Cuba Opposition ‘Needs to Reflect’ after Wikileaks

Patricia Grogg

Havana's 23rd and 12 St. Cinema. Photo: Elio Delgado

HAVANA, Dec 28 (IPS) — The internal dissident movement in Cuba faces some big challenges in 2011, after ending the year with low marks from the top U.S. diplomat in Havana, according to confidential cables made public by Wikileaks, some of which were published on the official government website cubadebate.cu.

“The opinion from USINT (United States Interests Section, the U.S. office in Havana) is quite harsh, but it’s close to reality. I have quite a critical view of us too,” Manuel Cuesta Morúa, spokesperson for the moderate opposition group Arco Progresista, told IPS.

However, Cuesta said the nuances of the case should be kept in mind when reading the U.S. statements, because “not everyone” falls into the same category, and the “traditional” dissident movement has had “the courage to resist for many years,” independent of whether it could offer any serious political alternatives.

In cables sent to the U.S. State Department, USINT chief of mission Jonathan Farrar does not so much disparage the Cuban dissidents as note their lack of influence on Cuban society, particularly young people, because their messages don’t have much youth appeal.

The dispatches also indicate that the opposition groups waste energy “boycotting” each other, lack programs for attracting a broad spectrum of Cuban society, and although they claim to represent thousands of citizens, USINT said it had seen little evidence of such support.

Another indictment in the cables is that “the greatest effort is directed at obtaining enough resources to keep the principal organizers and their key supporters living from day to day.” Farrar cited the case of one who presented a USINT official with a budget to pay his group’s salaries.

“We haven’t responded with maturity or high-mindedness to the challenges of Cuban society and we have got caught up some childishness,” said Cuesta Morúa. In his view, the opposition should not be overly concerned about the USINT comments, but instead accept that it needs to “conduct an in-depth reassessment.”

According to the diplomatic cables, Washington “should look elsewhere, including within the government itself, to spot likely successors to the Castro regime.” They mention in particular that young people are disillusioned with the system, such as bloggers, musicians and artists, who take “much better” rebellious stances with a greater public impact.

But Cuesta Morúa pointed out that the bloggers “are only trying to be the critical conscience of Cuban society. They do not move in the political sphere, they do not claim to represent the people, nor do they pose themselves as a political alternative, he said, noting that of course “they can have a political position just like any citizen, but that is something else.”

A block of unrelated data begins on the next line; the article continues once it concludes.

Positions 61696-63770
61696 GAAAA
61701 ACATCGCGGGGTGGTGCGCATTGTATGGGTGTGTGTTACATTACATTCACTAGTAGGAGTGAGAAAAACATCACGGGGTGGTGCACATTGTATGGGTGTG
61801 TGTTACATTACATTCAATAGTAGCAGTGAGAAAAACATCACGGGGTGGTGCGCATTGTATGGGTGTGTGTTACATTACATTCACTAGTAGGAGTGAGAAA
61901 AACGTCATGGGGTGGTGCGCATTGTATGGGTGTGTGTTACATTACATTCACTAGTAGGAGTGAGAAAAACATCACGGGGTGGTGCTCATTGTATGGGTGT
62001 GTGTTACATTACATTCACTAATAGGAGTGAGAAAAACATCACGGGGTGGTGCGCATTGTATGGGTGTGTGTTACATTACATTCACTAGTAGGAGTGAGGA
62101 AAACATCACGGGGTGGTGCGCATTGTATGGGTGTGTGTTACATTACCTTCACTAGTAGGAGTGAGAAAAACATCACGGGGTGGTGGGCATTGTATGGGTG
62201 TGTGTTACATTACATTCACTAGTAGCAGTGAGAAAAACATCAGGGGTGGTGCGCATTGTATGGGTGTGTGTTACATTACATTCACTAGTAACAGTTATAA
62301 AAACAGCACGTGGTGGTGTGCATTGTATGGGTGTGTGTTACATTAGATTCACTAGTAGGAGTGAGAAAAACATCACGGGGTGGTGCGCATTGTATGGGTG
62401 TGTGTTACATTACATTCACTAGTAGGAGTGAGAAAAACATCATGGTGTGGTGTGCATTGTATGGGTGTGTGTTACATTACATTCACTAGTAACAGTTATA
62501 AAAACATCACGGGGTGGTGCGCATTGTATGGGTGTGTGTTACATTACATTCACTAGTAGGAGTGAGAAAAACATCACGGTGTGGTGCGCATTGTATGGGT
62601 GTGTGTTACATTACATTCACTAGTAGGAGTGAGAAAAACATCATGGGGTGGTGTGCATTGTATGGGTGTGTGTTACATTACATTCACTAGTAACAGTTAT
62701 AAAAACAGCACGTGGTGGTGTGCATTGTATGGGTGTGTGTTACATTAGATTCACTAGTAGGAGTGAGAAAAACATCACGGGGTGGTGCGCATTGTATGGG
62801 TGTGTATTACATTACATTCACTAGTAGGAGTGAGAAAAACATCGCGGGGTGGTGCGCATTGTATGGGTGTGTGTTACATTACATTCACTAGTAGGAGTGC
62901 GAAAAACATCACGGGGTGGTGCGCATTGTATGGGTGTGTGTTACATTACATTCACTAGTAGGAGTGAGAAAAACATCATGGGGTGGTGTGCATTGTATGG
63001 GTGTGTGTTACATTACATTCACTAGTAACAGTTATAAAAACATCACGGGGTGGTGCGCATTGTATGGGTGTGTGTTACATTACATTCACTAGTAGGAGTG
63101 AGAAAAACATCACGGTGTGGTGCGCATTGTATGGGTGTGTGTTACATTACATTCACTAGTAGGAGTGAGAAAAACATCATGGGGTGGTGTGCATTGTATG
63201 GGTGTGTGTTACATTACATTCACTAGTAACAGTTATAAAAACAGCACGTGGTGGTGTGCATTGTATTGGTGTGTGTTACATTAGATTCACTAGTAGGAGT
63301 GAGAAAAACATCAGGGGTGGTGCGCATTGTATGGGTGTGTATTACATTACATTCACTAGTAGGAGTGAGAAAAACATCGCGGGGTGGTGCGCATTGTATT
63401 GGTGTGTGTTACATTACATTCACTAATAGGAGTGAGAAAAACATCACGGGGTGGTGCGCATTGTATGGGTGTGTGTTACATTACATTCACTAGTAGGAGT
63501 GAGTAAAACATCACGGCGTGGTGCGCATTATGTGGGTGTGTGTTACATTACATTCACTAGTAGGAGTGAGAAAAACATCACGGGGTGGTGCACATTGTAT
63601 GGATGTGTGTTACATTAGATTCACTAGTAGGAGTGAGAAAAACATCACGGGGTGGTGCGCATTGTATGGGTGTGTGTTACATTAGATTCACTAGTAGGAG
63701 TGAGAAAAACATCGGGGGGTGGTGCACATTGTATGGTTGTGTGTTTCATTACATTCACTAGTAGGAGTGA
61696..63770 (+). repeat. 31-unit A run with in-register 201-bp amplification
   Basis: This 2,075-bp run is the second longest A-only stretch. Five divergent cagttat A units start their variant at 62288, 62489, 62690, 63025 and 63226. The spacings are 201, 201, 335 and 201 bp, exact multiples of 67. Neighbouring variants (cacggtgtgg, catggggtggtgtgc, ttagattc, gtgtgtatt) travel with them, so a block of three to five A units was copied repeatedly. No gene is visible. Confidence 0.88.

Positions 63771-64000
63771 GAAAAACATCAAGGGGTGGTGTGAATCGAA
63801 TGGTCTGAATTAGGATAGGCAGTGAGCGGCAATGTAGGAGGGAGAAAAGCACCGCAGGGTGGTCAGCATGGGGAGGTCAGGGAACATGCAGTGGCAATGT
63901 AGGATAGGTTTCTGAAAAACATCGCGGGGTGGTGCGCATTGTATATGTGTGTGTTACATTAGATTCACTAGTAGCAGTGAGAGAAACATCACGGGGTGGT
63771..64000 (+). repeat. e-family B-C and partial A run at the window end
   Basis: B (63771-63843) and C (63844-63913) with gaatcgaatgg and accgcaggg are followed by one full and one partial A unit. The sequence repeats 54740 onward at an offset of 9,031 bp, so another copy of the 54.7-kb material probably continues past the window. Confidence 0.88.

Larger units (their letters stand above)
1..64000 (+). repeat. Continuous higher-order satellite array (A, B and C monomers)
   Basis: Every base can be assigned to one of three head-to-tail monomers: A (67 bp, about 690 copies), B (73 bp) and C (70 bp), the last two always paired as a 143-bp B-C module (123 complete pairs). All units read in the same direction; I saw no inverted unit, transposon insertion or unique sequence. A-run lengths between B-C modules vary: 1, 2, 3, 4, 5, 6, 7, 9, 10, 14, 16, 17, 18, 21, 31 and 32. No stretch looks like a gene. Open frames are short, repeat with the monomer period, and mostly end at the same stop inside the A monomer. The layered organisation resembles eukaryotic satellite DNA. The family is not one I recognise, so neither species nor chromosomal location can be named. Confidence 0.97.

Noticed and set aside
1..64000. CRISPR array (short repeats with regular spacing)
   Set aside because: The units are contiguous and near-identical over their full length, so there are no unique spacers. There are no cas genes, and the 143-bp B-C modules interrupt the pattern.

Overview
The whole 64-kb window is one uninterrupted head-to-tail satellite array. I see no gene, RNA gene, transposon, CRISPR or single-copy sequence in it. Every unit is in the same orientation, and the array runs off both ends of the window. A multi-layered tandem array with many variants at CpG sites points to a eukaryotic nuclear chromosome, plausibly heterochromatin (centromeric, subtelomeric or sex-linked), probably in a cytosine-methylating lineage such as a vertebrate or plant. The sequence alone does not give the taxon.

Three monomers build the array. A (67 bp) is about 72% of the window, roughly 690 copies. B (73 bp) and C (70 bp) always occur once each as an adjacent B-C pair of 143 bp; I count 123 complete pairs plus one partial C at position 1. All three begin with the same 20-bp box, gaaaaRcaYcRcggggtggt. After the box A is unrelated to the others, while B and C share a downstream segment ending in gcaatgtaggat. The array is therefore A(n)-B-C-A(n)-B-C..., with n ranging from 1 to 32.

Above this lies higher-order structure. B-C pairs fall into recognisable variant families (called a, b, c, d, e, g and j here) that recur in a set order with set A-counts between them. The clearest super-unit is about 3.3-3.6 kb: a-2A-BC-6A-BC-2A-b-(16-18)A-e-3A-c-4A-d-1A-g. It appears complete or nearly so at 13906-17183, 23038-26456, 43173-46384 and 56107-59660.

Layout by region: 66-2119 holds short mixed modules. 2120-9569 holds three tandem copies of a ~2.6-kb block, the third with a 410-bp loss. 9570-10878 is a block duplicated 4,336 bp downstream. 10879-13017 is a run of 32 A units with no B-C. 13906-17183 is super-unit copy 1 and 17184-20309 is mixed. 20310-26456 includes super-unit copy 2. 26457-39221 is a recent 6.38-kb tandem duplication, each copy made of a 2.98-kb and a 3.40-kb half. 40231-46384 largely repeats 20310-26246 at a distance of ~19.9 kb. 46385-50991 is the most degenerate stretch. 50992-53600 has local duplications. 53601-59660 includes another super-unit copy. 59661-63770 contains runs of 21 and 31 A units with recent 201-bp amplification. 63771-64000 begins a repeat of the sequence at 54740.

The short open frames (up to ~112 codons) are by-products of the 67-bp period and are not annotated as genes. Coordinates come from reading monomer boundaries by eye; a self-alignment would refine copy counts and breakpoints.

Despite the criticisms, and looking ahead to the New Year, the moderate dissident said “an interesting path is opening” for the opposition movement, “as long as it undergoes a profound review of its positions and options.” He believes that the chance for the opposition to build a political alternative in the medium-term lies in improving its ability to connect with the Cuban people.

Fragmented into several dozen small groups, which the Cuban authorities refer to as “groupuscules” (tiny groups) on Washington’s payroll, the opposition’s international notoriety increased after the Feb. 23 death of Orlando Zapata, a prisoner who staged an 80-day hunger strike to demand, among other things, recognition as a “prisoner of conscience.”

Zapata’s death was followed by the highly publicized hunger strike of psychologist and journalist Guillermo Fariñas in the central Cuban city of Santa Clara, demanding the release of political prisoners. He ended the strike on Jul. 8, and on Oct. 21 received the Sakharov Prize for Freedom of Thought.

The award was the third in seven years that the European Parliament had given to a Cuban dissident. In 2002 it went to Oswaldo Payá, of the Christian Liberation Movement, and in 2005 to Ladies in White, a group of wives and family members of 75 opposition members imprisoned in 2003.

The prize revived Fariñas as a media celebrity, but the Cuban government did not grant him an exit visa, so he was unable to travel to Strasbourg, France, to accept the 50,000-euro (70,000 dollars) prize in person.

The Ladies in White remained active throughout the year, keeping up the demand for the release of their loved ones. Pressure from the Catholic Church, in direct talks with President Raul Castro, won the freedom of most of “the 75,” save for 11 who refuse to go into exile in Spain once released.



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